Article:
PCOS And Physical Activity


The inability to have a child can affect the mental health and well-being of couples. Polycystic Ovarian Syndrome, or PCOS, is a common cause of reduced fertility in people assigned female at birth (AFAB). But the good news is there are many treatments available for this condition. This article sheds light on one of the most simple and cost-effective treatments available for PCOS.

What is PCOS?

PCOS is the result of hormonal imbalances affecting people AFAB of childbearing age. About 5% to 13% of people AFAB in this age group have been found to have PCOS. Nearly 70% to 80% of people AFAB with PCOS have difficulty conceiving.1

During the monthly menstrual cycles, almond-shaped organs, called ovaries, present on both sides of the womb, create fluid-filled sacs on their surface. One of them continues to grow and is released as an egg each month that enables a person AFAB to conceive. This process is called ovulation.2 In PCOS, for some reason, the follicle fails to release the egg resulting in failed ovulation and, therefore, loss of ability to conceive.3 


Although PCOS affects almost one in every 10 women in the UK, more than half of the affected people AFAB will have difficulty conceiving, in addition to irregular periods or no periods at all.3 

PCOS is suspected when a young person AFAB has irregular periods, even after one year of starting their period, and in a person AFAB who has not started their period at 15 years of age.4

Some people AFAB with PCOS seek professional advice for acne or facial hair problems. Facial hair and acne are due to excess amounts of male hormones secreted in females.3 Male hormones are normally present in females and play a part in many metabolic functions in the heart, bones, muscles, etc.5 But, in PCOS, they are produced in excess amounts.

PCOS is associated with weight gain and reduced effectiveness of the hormone insulin in the body. This is called insulin resistance and is usually associated with raised levels of insulin in the blood. Weight gain and insulin resistance increase the risk of developing diabetes and disorders in the heart, liver, and blood.6

Management of PCOS with moderate exercise

Although PCOS presents a cluster of symptoms, a single treatment recommended for all of them is increased physical activity. Research has found irrefutable evidence that exercise has lots of benefits for women with this condition namely:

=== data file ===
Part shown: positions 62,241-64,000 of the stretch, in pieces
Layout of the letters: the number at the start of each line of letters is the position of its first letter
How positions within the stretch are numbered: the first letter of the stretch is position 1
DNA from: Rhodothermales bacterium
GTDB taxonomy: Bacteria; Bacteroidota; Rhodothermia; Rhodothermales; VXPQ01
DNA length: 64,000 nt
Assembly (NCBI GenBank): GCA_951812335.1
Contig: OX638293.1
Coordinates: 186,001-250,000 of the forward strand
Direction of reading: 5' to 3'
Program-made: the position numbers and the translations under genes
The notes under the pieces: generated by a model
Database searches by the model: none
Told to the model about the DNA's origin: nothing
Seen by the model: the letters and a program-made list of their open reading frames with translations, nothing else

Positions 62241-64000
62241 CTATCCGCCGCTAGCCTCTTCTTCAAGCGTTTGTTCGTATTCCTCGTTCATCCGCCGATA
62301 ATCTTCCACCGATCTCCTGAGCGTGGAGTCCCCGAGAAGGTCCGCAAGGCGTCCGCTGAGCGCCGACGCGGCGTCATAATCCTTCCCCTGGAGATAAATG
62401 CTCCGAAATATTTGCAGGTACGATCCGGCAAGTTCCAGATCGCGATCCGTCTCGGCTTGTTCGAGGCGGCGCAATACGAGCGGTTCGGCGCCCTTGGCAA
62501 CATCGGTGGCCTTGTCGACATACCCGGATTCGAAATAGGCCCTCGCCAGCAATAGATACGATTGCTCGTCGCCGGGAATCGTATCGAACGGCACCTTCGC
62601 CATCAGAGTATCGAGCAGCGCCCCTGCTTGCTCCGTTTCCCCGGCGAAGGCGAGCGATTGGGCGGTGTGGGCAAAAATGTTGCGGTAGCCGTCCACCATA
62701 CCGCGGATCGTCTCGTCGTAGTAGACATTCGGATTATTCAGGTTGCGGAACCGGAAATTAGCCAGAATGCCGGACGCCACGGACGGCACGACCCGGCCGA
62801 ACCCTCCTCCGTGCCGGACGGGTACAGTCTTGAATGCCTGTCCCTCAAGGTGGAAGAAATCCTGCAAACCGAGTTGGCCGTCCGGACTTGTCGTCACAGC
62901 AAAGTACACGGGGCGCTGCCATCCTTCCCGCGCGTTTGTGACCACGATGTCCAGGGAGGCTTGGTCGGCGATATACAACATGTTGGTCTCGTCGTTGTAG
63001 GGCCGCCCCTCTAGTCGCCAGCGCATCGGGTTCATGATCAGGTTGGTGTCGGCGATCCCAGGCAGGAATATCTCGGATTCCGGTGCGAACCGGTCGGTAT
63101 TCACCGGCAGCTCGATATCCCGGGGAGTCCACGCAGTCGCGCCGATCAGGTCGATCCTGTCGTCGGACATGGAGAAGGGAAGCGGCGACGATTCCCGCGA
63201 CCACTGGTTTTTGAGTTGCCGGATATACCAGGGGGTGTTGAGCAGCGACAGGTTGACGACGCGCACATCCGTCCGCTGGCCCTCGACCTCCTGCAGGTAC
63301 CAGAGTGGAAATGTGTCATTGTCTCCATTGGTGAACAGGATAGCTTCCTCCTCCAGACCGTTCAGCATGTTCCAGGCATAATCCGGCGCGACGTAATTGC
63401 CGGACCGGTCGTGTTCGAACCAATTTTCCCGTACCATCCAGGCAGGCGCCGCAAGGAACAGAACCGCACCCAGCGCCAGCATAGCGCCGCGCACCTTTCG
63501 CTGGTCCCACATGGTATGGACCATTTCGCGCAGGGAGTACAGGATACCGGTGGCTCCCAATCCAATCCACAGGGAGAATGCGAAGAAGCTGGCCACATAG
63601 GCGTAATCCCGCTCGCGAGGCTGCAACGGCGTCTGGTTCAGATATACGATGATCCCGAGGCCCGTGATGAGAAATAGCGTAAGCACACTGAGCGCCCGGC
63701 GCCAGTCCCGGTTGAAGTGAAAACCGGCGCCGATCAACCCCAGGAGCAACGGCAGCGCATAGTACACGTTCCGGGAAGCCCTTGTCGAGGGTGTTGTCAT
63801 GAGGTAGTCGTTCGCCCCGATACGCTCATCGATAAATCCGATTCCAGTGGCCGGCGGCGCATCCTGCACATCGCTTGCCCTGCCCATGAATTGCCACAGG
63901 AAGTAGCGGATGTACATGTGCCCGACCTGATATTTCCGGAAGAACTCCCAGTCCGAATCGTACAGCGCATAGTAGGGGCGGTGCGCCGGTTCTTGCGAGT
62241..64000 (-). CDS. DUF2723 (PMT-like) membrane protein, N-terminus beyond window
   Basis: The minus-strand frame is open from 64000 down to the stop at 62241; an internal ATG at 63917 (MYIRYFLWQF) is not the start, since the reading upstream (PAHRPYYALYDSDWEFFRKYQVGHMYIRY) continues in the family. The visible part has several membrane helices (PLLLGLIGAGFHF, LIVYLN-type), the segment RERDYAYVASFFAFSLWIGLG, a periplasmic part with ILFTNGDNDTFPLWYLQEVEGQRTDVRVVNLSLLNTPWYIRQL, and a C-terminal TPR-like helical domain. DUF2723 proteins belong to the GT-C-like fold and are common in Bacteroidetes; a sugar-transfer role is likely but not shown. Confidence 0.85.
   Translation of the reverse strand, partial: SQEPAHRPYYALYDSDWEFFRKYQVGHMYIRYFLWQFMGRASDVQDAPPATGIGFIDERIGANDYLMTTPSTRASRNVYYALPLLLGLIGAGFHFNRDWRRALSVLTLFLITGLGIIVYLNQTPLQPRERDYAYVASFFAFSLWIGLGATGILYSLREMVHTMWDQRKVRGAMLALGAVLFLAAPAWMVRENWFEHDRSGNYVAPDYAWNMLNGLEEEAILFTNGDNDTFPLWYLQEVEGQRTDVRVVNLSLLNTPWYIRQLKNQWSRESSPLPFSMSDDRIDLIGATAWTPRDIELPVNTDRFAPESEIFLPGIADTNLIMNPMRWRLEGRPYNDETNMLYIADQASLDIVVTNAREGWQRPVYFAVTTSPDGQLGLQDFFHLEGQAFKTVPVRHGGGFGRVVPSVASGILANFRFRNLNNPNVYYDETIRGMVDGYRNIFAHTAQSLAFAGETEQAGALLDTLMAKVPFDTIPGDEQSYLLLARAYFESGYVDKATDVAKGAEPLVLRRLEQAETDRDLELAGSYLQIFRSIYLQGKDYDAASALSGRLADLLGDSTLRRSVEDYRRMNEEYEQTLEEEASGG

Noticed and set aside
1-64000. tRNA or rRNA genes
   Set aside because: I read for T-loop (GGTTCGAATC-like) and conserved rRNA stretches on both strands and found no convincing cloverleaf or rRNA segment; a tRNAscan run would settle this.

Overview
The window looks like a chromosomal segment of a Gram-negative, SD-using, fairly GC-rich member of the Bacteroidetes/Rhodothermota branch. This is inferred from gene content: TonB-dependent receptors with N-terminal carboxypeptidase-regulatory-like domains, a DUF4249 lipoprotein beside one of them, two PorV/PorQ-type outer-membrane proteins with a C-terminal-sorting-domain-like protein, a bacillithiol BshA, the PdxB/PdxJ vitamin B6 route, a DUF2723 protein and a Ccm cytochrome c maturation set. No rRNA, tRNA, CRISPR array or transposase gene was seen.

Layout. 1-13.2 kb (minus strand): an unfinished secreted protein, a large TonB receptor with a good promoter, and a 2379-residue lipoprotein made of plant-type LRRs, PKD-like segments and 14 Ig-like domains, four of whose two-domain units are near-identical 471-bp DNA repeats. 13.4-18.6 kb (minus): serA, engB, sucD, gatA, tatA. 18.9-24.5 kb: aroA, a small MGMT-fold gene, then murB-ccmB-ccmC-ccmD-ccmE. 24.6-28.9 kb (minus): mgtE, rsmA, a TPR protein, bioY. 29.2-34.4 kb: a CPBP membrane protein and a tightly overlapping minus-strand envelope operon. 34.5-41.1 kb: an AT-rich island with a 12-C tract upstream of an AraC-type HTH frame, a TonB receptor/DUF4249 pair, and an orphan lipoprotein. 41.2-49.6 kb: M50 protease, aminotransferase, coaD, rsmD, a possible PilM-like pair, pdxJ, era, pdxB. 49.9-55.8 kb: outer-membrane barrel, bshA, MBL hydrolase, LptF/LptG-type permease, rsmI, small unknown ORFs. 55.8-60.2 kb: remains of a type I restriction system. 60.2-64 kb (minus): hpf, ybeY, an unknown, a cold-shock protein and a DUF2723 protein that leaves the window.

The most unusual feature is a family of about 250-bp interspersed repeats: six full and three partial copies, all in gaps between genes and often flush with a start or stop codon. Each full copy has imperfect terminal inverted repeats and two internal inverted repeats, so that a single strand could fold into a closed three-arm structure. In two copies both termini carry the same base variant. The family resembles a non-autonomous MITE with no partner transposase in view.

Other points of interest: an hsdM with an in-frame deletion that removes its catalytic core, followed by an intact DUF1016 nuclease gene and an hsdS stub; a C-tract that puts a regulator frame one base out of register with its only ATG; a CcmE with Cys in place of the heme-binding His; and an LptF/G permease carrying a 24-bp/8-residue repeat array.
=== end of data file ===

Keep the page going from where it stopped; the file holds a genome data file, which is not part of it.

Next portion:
• Reducing the levels of male hormones, resulting in facial hair and acne reduction.
  • Reducing the risk of developing diabetes and heart and liver problems in the future.
  • Restoring regularity of menstrual cycles
  • Increasing the chance of pregnancy.4

In addition to this, exercise has been found to improve the psychological well-being of a person AFAB.7 

Effect of exercise on insulin

In overweight and obese individuals, the accumulation of fat around the tummy will also reduce the sensitivity of insulin. This results in an impairment in controlling sugar levels in the blood. In addition, this increases fat accumulation in the body and produces a state of chronic inflammation.8 

Physical activity has been found to have immediate short-term and long-term improvements in glucose metabolism and insulin resistance. A study has found significant improvements in insulin sensitivity with weight reduction achieved by combining both exercise and diet modification.8

Effect of exercise on anti-inflammatory cellular response

Our immune system responds to external or internal potentially harmful agents by activating its biological response called inflammation. Although beneficial in the short term, the inflammatory process that is going on for a long time could result in disorders of cell function. For example, common diseases caused by chronic inflammation are diabetes, heart attacks, and cancer.9 PCOS is associated with low-grade inflammation.10 The immune response was found to be directed to anti-inflammatory status by regular moderate-intensity exercise.

Recommended activities

At least 150 minutes of moderate activity or 75 minutes of vigorous physical activity regularly every week is recommended in the guidelines for people affected by PCOS and chronic inflammatory states.9


Stretching exercises help to reduce tension in muscles and help you relax. They increase flexibility in the joints and improve blood circulation.

How to stretch:

  • The stretching movement should be smooth and gentle
  • The movement should be felt but not experienced as pain
  • Hold the stretch for 2 long breaths or 10 seconds
  • Relax for 2 more breaths
  • Repeat the set 3 times.

When to stretch:

  • Anytime is good!
  • Preferably in the mornings to relieve stiffness
  • In the evenings to relax
  • Before or after any physical exercise.11


If you are looking for a great all-around form of physical activity, swimming is a great choice for all, regardless of age or fitness level. Engaging in swimming regularly helps you lose weight and improve flexibility, strength, and mobility, in addition to reducing the risk of serious illnesses like heart disease, stroke, and rigidity.

Swimming is ideal for people with mobility problems and the elderly as it produces less strain on the joints. Try to engage in moderate-vigorous swimming for 30 to 45 minutes per week to meet the recommended levels of physical activity.